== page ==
Dear Daughter(s)

A bit of time (okay, months of time) has passed since I’ve written last. Having a newborn tends to slow things, and yet, somehow my days seem impossibly short as I watch this new person transform before my eyes. It’s my intention to be back in the swing of writing regularly again now that I’m getting more sleep, so this site will be collecting fewer cobwebs (I hope).

Before our newest family member joined us outside the womb, I had the privilege of meeting with a handful of ladies with the intention of understanding God’s design for women. We read three excellent books:

Let Me Be a Woman By Elisabeth Elliot
Jesus and the Feminists By Margaret Kostenberger
and The Accidental Feminist By Courtney Reissig

Upon finishing the books and discussion our bookending task was writing a letter to another woman, summarizing our thoughts on womanhood. Since I now have a daughter, I wrote mine with her in mind, however, the truth I’ve learned is universal to all women; not just my own daughter, but daughters everywhere, so I’m sharing it with you:

Dearest E,
As you grow you will naturally ask the question, who am I? And the world is full of people who will try to tell you exactly who you are.

Some will say you are an object, and say you don’t matter any more than how you look or can be used. They will treat you as though you are sub-human.

Others will say you are whatever you want to be, and they will say nothing can–or should–stand in your way. They will treat you as though you are a god.

Your own heart will undoubtedly vacillate between these two extremes, alternating between pride and self-loathing.

All those voices will collide, your heart will feel like a tempest as you are plunged by their discouragement, or enticed by their praise. You will be surrounded with conflicting ideas and it may feel like a singular truth is impossible to find.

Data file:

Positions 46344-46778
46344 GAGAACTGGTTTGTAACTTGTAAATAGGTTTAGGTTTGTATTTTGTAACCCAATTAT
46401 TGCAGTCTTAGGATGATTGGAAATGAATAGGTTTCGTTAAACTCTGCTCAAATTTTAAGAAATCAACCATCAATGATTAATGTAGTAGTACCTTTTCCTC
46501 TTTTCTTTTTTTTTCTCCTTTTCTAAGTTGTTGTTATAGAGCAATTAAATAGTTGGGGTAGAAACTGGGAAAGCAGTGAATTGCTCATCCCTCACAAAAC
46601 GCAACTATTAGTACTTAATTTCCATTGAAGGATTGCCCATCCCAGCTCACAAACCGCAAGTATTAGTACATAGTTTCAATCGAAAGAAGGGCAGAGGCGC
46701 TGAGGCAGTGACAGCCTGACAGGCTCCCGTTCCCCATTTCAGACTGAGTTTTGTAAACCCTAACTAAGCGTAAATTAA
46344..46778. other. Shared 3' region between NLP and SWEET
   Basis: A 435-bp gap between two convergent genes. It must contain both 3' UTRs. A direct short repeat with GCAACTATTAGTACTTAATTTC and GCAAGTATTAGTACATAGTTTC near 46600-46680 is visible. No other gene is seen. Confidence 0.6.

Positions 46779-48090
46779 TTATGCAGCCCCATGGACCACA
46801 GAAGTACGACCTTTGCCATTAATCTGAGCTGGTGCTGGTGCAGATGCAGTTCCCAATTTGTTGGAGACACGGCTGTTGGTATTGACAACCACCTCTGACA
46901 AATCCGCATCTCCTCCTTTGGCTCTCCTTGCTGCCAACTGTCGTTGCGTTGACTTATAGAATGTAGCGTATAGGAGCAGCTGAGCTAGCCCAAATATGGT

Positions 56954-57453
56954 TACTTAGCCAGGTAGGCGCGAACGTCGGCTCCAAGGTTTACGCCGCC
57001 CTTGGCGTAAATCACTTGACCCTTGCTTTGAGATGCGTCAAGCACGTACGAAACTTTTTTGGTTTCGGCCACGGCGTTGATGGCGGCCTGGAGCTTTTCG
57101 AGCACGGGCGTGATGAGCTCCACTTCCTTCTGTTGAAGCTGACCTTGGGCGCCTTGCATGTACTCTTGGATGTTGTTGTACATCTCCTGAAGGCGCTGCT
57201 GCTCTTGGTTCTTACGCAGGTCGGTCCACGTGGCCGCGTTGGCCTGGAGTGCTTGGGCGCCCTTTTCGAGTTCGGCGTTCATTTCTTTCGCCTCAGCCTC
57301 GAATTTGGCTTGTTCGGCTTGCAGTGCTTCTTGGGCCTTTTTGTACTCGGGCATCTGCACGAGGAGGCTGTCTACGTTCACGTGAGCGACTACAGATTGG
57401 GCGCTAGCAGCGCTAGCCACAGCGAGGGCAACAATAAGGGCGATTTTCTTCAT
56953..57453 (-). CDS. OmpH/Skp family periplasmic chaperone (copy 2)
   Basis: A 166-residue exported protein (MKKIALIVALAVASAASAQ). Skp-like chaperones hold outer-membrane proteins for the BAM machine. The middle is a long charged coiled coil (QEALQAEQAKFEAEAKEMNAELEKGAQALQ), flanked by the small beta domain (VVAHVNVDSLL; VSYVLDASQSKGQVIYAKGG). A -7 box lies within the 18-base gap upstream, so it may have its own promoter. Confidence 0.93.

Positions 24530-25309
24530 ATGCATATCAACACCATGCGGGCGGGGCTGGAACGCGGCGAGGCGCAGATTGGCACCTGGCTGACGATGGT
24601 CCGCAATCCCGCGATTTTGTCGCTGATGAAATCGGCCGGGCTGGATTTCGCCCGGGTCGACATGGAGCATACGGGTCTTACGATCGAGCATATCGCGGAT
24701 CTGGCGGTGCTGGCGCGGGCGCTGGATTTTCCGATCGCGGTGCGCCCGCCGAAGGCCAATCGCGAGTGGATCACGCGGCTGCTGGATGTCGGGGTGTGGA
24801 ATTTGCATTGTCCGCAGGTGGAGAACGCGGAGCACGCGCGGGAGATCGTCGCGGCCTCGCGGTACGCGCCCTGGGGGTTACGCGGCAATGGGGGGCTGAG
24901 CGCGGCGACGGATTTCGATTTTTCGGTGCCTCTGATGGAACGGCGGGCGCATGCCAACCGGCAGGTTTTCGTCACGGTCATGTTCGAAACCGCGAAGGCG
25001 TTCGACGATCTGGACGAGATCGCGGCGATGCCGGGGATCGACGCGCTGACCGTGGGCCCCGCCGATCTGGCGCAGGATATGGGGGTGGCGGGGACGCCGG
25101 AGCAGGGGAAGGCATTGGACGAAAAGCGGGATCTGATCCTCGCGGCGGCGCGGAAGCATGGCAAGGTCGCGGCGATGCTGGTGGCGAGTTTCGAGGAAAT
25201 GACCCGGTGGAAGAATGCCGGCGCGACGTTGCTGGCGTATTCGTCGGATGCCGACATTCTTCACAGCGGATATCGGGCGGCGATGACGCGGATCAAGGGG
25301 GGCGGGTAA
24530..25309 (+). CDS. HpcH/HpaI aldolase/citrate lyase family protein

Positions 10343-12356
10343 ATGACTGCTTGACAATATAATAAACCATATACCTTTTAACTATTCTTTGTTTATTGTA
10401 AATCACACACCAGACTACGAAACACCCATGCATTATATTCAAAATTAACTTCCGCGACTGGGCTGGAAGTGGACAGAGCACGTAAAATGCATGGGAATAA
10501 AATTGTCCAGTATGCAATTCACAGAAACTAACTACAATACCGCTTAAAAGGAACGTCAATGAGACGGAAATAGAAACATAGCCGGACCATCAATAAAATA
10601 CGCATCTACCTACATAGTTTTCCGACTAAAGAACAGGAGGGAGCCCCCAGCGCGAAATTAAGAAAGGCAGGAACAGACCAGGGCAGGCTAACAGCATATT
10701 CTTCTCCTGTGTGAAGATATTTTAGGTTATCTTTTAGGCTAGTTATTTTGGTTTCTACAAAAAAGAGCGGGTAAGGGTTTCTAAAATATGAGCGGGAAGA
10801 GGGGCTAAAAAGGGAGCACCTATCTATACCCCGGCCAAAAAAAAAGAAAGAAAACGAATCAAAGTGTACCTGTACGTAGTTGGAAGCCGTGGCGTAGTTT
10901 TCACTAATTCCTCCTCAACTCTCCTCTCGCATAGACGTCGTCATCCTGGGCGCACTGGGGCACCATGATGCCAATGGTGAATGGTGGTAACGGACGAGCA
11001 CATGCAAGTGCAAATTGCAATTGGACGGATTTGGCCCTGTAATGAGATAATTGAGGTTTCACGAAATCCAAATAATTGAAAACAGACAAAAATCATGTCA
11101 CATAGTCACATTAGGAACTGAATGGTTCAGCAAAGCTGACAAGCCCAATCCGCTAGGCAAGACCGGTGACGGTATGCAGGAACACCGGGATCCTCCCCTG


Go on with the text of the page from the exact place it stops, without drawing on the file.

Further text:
I want to tell you, none of those voices speak truth. You won’t find the answer to your questions either in your own heart, or from the shifting ideas of the world. In reading this, perhaps you are thinking, who do you think you are? It’s simple really, I am just like you. I have asked that question, and Christ answered, and his answer stands firm in the midst this sea of conflict. In your questioning he’ll answer you too.

I don’t have this whole womanhood thing entirely figured out, but I do know some true things, so I’ll share those tiny slivers of light with you:

Firstly, you were created. This means you matter. It also means that you are not the center of your universe, nor anyone else’s. You were made, therefore you were made for something.

Secondly, the God who created you also bled for you. This means you are loved extravagantly. It also means you are not perfect. You were bought with God’s blood, therefore you are not your own, and hard things are demanded of you–sometimes impossible things–that require humility, sacrifice, and suffering, but it’s worth it, he is worth it.

The world will try to tell you who you are, that you are a god or sub-human, don’t listen. Imagine instead two hands; hands with holes shaped by iron nails, hands that fashioned you intentionally and lovingly, with a purpose in mind.

As the world clamors for your attention and tries to tell you to find worth by your body, intelligence, relationship or career, listen to him instead, as he tells you to be content with him, to find your worth in his presence and his direction.

As the world tells you to look within yourself and do what makes you happy, remember the body that hung from a cross for your imperfection and follow him as he tells you to do hard things–to kill your pride, to hand him your fears, and to think of others always.

As the world proclaims your strength, admit your weakness and cling to his strength that never fails.

As the world calls you worthless, remember he calls you worthy.

Dear daughter, I know who you are: you are a woman, created by God, bought with his blood, and designed for good works that bring him glory into eternity. Walk with him, and your tempest heart will find rest and joy. Mine certainly has.

 

 

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